As if walking, biking, and public transportation weren’t enough, Downtown Baltimore is also fairly easy to navigate by car; residents in this district have easy access to highways such as I-83, I-695, I-95, 295, and 395. The Baltimore/Washington International Thurgood Marshall Airport and the Essex Skypark Airport are both located within the city.

Get to Know Downtown Baltimore

Downtown Baltimore’s five largest industry sectors are healthcare and social assistance; public administration; professional, scientific, and technical services; accommodation and food services; and finance and insurance. About 25% of the working population is part of the healthcare/social assistance sector.

Downtown Baltimore’s tech sector has been growing recently as well; the district’s Core Tech & Innovation generates $830 million in compensation every year. Tech companies such as Planit, Verizon, OrderUp, Mindgrub, and r2Integrated are all in Downtown Baltimore or nearby. Cushman & Wakefield named Baltimore as the #12 Tech City in a report released in 2017.

Don’t stay in the office for lunch every day—look up one Downtown’s interesting restaurants and schedule a business meeting or lunch there for a change in scenery. OpenTable provides the following recommendations: The Capital Grille, McCormick & Schmick’s Seafood, Encantada, Morton’s The Steakhouse – Baltimore, and Forno Restaurant & Wine Bar.

Downtown Baltimore History

The city of Baltimore is named after Lord Baltimore (Cecilius Calvert) in the Irish House of Lords. Modern settlers came here as early as the 17th century. In the beginning, Baltimore was just a town and only had sixty lots. From 1770 to 1790, the city experienced a lot of developments that expanded its borders and made it a more attractive place to live. In 1773, Fells Point merged with Baltimore. In 1782, Baltimore’s Town Commissioners drafted a plan to create and pave streets. Then, in 1779, Baltimore became a city.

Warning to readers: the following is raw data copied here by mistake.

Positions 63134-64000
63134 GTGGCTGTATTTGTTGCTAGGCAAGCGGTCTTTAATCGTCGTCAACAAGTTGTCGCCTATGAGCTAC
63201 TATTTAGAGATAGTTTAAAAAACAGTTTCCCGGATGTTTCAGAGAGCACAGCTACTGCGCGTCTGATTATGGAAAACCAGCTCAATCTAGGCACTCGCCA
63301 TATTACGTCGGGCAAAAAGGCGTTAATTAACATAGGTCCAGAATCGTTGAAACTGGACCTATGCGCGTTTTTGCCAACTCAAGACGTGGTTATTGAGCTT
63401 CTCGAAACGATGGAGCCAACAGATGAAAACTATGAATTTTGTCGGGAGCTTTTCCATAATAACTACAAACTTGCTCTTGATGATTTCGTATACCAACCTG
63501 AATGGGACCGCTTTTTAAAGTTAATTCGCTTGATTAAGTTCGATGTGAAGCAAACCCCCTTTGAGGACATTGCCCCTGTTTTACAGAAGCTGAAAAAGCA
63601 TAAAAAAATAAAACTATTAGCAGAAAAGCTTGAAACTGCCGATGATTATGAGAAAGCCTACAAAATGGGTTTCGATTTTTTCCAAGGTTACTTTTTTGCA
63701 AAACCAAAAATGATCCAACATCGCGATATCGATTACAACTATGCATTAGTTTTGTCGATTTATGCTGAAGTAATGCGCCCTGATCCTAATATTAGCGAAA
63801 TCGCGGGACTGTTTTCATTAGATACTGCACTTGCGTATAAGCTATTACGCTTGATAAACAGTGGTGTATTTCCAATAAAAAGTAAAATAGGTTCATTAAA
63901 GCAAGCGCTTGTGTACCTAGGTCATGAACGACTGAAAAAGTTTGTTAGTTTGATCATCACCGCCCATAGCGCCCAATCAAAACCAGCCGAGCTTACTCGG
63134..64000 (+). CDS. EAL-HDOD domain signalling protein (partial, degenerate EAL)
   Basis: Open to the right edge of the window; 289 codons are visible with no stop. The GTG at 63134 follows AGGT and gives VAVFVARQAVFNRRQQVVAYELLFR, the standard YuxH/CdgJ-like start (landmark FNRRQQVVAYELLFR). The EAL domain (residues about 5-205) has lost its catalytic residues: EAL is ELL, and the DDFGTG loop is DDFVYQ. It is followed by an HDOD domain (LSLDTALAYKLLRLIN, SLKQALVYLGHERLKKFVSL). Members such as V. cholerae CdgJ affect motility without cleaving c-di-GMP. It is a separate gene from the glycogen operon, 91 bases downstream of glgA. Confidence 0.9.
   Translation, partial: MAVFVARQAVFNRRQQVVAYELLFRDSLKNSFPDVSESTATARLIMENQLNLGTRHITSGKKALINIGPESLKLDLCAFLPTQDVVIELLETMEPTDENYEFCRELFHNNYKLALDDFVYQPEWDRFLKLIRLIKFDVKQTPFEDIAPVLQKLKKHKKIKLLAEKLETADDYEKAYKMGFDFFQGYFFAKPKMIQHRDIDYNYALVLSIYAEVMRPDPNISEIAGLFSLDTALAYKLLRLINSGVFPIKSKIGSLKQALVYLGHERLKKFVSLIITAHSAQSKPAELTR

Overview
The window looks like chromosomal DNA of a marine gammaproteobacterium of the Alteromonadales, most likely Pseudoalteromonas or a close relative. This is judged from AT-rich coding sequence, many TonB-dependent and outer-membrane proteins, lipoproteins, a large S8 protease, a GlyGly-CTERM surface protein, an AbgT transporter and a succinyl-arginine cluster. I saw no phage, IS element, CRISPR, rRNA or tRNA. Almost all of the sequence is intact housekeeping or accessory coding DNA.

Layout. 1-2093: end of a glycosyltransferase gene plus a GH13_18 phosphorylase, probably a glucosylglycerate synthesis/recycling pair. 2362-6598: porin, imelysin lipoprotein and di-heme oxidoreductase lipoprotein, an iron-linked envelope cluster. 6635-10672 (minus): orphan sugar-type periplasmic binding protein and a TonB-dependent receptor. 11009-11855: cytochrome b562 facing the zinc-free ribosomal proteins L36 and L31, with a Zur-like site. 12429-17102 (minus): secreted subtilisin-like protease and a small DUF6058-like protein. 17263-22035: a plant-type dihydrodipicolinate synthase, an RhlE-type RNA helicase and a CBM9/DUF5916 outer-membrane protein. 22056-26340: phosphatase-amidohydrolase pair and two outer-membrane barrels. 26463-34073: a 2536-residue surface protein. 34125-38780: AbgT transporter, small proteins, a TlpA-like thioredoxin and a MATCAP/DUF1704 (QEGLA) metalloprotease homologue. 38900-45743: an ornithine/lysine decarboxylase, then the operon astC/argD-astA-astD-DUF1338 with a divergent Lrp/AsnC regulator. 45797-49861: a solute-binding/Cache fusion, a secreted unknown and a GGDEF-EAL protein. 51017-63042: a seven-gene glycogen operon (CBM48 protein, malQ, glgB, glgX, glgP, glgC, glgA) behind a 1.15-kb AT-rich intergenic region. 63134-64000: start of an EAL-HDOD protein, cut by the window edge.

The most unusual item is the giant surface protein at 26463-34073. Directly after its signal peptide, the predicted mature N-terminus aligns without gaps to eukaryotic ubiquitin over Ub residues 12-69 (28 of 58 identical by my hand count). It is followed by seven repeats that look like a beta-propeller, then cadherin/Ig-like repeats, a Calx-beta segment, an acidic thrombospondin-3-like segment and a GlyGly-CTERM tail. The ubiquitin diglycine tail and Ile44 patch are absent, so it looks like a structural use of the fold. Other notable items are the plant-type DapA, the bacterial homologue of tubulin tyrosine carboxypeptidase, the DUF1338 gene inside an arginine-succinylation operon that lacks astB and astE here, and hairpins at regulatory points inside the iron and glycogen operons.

The decade between 1850 and 1860 was an important time for Downtown Baltimore. In 1851, the Sun Iron Building became one of the first cast-iron structures in both the city and the nation. It opened the door for the construction of 22 more similar buildings Downtown. In recognition of this milestone, the Baltimore Sun reported, “literally, the City of yesterday is not the city of today . . . the dingy edifices that for half a century have stood . . . are one by one being removed, and in their places new and imposing fronts of brown stone or iron present themselves.”

Baltimore grew exponentially in the next several decades, and at the turn of the 20th century, the city’s future looked bright. However, in 1904, Downtown Baltimore vanished in a puff of smoke. A building at the corner of Redwood and Liberty Streets exploded and set nearby buildings on fire. Despite the efforts of firemen from Baltimore and other cities, the fire devastated 140 acres and ruined 1,526 buildings. It took 10 years for Baltimore to rebuild its Downtown. Developers took this tragedy as an opportunity to make the district even better than before.

Downtown Baltimore literally rose from the ashes to become the 11th-largest downtown in the nation. Today, Downtown Baltimore houses more than 43,000 residents and accommodates more than 25 million visitors per year.